2. We did a hard-target online search when we were ready to buy a house – using many websites and looking at hundreds of listings. We lived in CO at the time, but we knew we didn’t want to live there. We eventually decided on Missouri and started picking homes. We’d find one that met our needs, pay for a home inspection, and then something would be wrong. That happened twice. Then we settled on a house and the home inspection was good enough for the price of the house, but that fell through. The next day, we found this house. It wasn’t perfect, but we’ve made it as near to perfect as we can.

    I guess my advice to you is 1) get a home inspection, 2) be willing to walk away if something’s not right, 3) have a lawyer look over all the forms before you sign anything, 4) be willing to take on a house with a few projects if it meets all your other needs, 5) hang in there, your house is out there somewhere.

    If you need any help, let me know. I’m an old hand at real estate searches.

    1. Thanks! Yes, an inspection is a must. My parents wound up with a house that had no inspection (because my father’s parents thought they didn’t need one) and it was a nightmare from the beginning. (Still, I cried when they tore it down)

      We’re in no hurry. We’re going to be going through the pre-qualification process for a mortgage, not simply a pre-approval letter, so we’ll be ready to move on the right house once that’s done. But I’ve been projecting May, even June, for us moving.

      Projects don’t scare me, I’ve helped with building and renovating a few houses as a kid and adult. I won’t touch electric, but plumbing I can do. Paint is a given. As is putting in laminate flooring if we wind up in a modern home with sucky carpeting.

      1. Making sure that those little projects – or semi-major projects, too – are really do-able. The one thing I hate about this place is that it is block construction. The expansion we really want (to give me an office that does not have to be trekked through to reach the pantry/utility room) is prohibitively difficult and expensive. It does not help that the back two rooms were an earlier owner expansion (a poorly done one, to boot) – so just making a bigger kitchen has the same problem.

        If we ever move, a prime requirement, besides a big or easily expanded kitchen, is for enough area (and compatible zoning, must remember that) to have a free-standing office.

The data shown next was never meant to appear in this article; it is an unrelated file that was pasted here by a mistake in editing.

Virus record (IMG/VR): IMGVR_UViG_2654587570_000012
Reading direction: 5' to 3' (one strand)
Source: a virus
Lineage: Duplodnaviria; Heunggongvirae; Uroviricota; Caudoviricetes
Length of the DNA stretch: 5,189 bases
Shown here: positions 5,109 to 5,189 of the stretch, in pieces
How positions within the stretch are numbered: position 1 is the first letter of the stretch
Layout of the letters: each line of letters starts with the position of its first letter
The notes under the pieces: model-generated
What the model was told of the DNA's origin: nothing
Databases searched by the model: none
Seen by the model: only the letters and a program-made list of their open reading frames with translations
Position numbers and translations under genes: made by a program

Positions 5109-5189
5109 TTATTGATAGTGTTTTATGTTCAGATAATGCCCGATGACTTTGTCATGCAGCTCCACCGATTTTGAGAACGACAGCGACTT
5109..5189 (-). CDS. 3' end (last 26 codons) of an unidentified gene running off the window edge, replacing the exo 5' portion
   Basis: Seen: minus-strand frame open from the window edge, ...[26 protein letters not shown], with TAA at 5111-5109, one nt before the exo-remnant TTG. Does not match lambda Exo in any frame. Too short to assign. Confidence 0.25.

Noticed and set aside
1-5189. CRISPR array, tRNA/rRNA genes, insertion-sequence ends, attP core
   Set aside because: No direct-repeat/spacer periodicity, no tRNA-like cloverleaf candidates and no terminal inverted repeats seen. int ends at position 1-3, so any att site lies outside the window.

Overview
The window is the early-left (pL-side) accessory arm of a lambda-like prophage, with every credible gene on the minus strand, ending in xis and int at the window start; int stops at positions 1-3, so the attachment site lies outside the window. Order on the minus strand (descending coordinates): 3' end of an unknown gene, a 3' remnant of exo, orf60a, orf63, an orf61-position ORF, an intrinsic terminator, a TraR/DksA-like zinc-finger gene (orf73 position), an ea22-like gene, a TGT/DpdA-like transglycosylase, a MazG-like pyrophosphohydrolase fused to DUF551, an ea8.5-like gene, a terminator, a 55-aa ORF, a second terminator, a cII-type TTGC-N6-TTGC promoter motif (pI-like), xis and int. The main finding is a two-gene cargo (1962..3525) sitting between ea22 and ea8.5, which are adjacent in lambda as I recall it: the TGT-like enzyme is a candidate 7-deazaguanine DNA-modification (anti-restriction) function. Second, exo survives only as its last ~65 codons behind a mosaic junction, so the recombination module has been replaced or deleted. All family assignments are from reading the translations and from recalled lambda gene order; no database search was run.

I’m fine with all electric here in Tucson, although a fireplace would be nice. Sitting here in shorts and no shirt, looking over at the thermometer – 85 degrees outside at the moment. (Please don’t hate me!)

  3. What I need and what I look for in a house/home? Hard to say really. The kitchen MUST be separate from the dining room. The dining room and living room can be open into each other, but the kitchen must be apart. Bathroom/s must be large enough for two people to move around in it without flying elbows. Forced air furnace heating (oil or gas, doesn’t matter really). Nice windows, and enough rooms for the number of people with an office/library space. Oh, and back to the kitchen, COUNTER SPACE! Enough space to set up a microwave, toaster, coffee pot, with enough space left over to prepare a roast meal and have a dish rack.
    Outlets, enough spaced out over the house so you aren’t tripping over extension cords or hunting behind furniture to plug something in. :/
    Okay, just wish listing now….

      1. Oh, I have no problem with an eat in kitchen. Great for informal dinners with the family. Trouble is that I have a special hate on for “open concept kitchens that can’t be blocked off easily from curious hands like toddlers. Let me just say that I like sharp knives. When I was apartment hunting a couple of years ago, every space had a kitchen with the only delineation between it and living room/dining room being the floor style. :/

  4. Ah where to start : master bedroom and a bathroom on the first floor. A sunroof or sunny place to sit and write ( with space for plants). A couple of other bedrooms, and separate bathroom. A room for books.
    Laundry, pantry room , replace that coal burning thingy. It would be cheaper to be on a naural gas line. House inspection! !
    Good water, no salt water softener. Septic tank inspection. Less than 15 year old roof.
    Outside : garage / storage. A place for a small raised bed garden ( who has time for a big garden) . Shade on south and west .Fruit trees established as newly planted ones won’t mature in 5 years. Go for berries instead. Porch? Grilling station ? Sit in kitchen, double sink? Established flowerbed/ photo opportunities ?

    1. Dreams, Dad, dreams! LOL – I’d love to have a place with fruit trees but they seem to be unpopular as you very rarely see them around here. Same with gardens, for that matter.

      Water and septic in Ohio are far more likely to be city-supply than independent, and that’s the case surprisingly far out of town.

  5. There are many things. An alternate/back heating (and cooking?) setup (fireplace/woodstove) would be nice… but having lived in places with ONLY wood heat, I’d only want it as the backup now. When we moved into this place we were able to re-wire the place for phone & network (MUCH needed) and added a few 20A circuits to a couple rooms. Had I fully realized the state of the original wiring, I’d have pushed to re-wire just about everything, as much work that would have been. Now it’ll just be hard with so much stuff in the way. And I’m the opposite.. electrical is no problem, but I really Someone Else to do all thing plumbing if I can afford it. I *can* do plumbing, I just loathe working on it. I might have better feelings about it had the original builders (or anyone since) put in proper cutoff valves at each sub-installation. I want to be able to pause and wash up, and I can’t if I have to shut ALL the water off to work on anything.